As the name suggests, in such practice regions that abide by the rule reset their clocks to save more daylight hours at the end of their working shift.
By setting all the clocks in an area to one hour ahead of standard time, people who live in the newly adjusted time zone will wake up one hour earlier than they usually do.
That implies that they go to work one hour early and similarly, get done with routine work an hour earlier. The whole point of implementing such a practice is that all individuals residing in such a time zone will find that they get an hour, at the end of their regular work time, to do leisure and other activities.
The reason why such a policy took form in the first place was that pioneers of the theory found that there were various health benefits of daylight saving time.
According to thinkers like George Hudson, it helped workers avail the opportunity of leisure time after their work hours.
Despite the advantage that a little leisure can bring to our health, it's still clear that most of these benefits align with energy consumption and overexcitement of advocates of daylight saving time.
For starters, supporters of this practice argued that main advantage of a different clock is that it gives students and workers the chance to enjoy daylight hours at the end of a tiring routine.
Even though nature’s clock undoubtedly changes through the seasons that come and go, the reason behind supporters’ assumption was that they thought people preferred the extra hour of daylight.
Another benefit that adds weight to the argument is reduced energy consumption that accompanies the implementation of daylight saving time. Since businesses and industries will start operating an hour earlier, they will make better use of daylight and less use of artificial lighting.
However, despite the proposed benefit, there isn’t much proof as to whether daylight saving time decreases energy consumption at all.
Many studies that have been conducted to study the patterns of energy consumption during such periods show mixed results; that even though there's less energy consumption regarding lighting, it evens out due to high energy consumption with regards to heating and cooling.
Despite the so-called benefits of daylight saving time of reduced energy consumption, if it isn't already apparent, it has specific effects on the health of people who follow the controversial time rule.
Many of the health effects that occur as a result of living by daylight saving time aren't beneficial. That applies especially to the week after standard time is replaced with daylight saving time.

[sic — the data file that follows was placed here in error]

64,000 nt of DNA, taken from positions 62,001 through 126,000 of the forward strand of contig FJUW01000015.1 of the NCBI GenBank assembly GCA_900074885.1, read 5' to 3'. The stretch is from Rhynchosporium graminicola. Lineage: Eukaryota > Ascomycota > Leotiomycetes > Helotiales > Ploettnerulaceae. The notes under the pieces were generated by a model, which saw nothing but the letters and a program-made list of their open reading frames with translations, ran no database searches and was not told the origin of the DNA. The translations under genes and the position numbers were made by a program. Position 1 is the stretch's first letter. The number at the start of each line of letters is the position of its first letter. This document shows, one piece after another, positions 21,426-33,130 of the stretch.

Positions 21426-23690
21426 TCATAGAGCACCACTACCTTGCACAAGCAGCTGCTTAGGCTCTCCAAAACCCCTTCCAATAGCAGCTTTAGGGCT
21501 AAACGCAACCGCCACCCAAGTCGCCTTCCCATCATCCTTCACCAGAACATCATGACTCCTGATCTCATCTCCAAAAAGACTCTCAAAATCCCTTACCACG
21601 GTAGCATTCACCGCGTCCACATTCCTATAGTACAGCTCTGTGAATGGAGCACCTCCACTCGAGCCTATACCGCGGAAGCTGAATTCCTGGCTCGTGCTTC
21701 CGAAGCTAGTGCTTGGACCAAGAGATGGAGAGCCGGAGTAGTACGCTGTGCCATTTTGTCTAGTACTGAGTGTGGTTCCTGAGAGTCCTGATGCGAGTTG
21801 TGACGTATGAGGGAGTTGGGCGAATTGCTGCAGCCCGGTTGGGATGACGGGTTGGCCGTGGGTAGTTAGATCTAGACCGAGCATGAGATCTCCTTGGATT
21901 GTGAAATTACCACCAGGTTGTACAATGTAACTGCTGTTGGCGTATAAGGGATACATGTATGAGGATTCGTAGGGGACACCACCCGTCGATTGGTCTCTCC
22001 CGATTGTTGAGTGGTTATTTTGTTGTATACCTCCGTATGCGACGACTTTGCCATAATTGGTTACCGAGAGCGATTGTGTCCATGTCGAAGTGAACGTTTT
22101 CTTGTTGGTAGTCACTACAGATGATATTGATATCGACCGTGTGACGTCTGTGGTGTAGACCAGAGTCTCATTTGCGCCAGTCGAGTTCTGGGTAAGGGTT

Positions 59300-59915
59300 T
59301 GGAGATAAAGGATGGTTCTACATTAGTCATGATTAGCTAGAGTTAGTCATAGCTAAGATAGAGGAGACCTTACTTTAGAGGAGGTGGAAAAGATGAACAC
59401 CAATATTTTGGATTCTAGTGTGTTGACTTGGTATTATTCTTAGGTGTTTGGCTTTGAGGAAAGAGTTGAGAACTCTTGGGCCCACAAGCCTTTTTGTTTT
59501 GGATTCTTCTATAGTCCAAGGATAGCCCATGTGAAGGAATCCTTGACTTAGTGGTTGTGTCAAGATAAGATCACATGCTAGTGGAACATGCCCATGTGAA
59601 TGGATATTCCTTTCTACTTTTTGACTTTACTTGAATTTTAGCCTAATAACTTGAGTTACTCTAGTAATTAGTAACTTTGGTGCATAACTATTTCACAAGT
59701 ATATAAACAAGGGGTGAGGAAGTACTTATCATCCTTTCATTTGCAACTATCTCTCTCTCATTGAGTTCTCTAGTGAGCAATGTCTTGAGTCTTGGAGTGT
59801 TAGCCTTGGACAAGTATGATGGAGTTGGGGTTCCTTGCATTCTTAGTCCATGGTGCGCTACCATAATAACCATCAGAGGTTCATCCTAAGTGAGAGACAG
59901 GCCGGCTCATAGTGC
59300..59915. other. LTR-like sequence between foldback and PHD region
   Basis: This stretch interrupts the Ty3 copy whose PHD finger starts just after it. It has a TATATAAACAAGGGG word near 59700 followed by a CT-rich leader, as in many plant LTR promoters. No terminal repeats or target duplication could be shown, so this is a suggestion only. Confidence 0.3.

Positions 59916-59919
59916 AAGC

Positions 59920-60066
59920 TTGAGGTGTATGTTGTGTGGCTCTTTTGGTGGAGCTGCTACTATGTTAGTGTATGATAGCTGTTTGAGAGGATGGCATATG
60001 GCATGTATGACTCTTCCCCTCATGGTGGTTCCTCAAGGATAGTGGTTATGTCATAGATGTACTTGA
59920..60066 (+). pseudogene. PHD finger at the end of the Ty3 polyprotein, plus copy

A majority of harmful effects that take over our health stem from the underlying health issues as a result of the changes made to our internal clocks.
The morning after setting your clock one hour ahead can be severely harmful since it necessarily means that people will be getting less sleep. People with irregular changes may pass it off as a minor hindrance but others, with a fixed sleeping schedule, will feel more tired and unable to perform routine tasks.
Studies show that the first three days after daylight savings initiate, a lot of people become susceptible to experiencing a heart attack.
As a result of not getting enough sleep, tired and sleepy drivers may be the leading cause of many accidents that occur on the roads, on the morning after the shift to daylight saving time.
On the day after clocks are set one hour ahead, people at the workplace are more susceptible to make errors and dangerous mistakes that can lead to injuries.
If the harmful effects associated with making the switch to daylight saving time weren’t enough, there’s even a dark side to when you set the clocks back to standard time. Except, these issues span to one's cognitions and mental state.
Converting back to standard time means that everyone loses an hour of daylight and this change triggers various psychological complications like depressive and bipolar disorders.
In the US, most of the states practice daylight saving time policies, and there are some instances where some areas separate after daylight saving' is initiated.
Alaska is a non-contiguous state when it comes to daylight savings time, and this is because it is at a higher altitude.
Arizona is an example of a state where the majority of the areas do not implement daylight saving time, except for the Navajo Indian Reservation.
Florida is divided because even though daylight saving time isn't as useful in southern states, a part of Florida still practices it to stay in line with the rest of the country.
Aside from states like Hawaii and areas like Puerto Rico, most of the other territories in the US observe or have been made to see DST.
Because of the discrepancies that daylight saving time causes with regards to health records, log keeping and planning, many members of Congress have tried to introduce bills that call for daylight saving time to be abolished.
That includes the state of Washington, where a representative filed a bill to end daylight saving time implementation because of the inconveniences that it caused.
California, on the other hand, asked that it either be abolished or implemented for the rest of the year, but this bill did not see the light of day.
Even though many states protest against the implementation of daylight saving time, faithful supporters such as those in the Florida Senate opt to have it all year round, which makes it confusing to figure out whether it should be abolished or not.
Despite the bitter relationship between daylight saving time and health, there's not much you can do if you live in a state that follows it. Instead, you can opt for coping strategies like sleeping earlier a week before the time switch or having a hearty breakfast to help you keep up with the sudden time shift.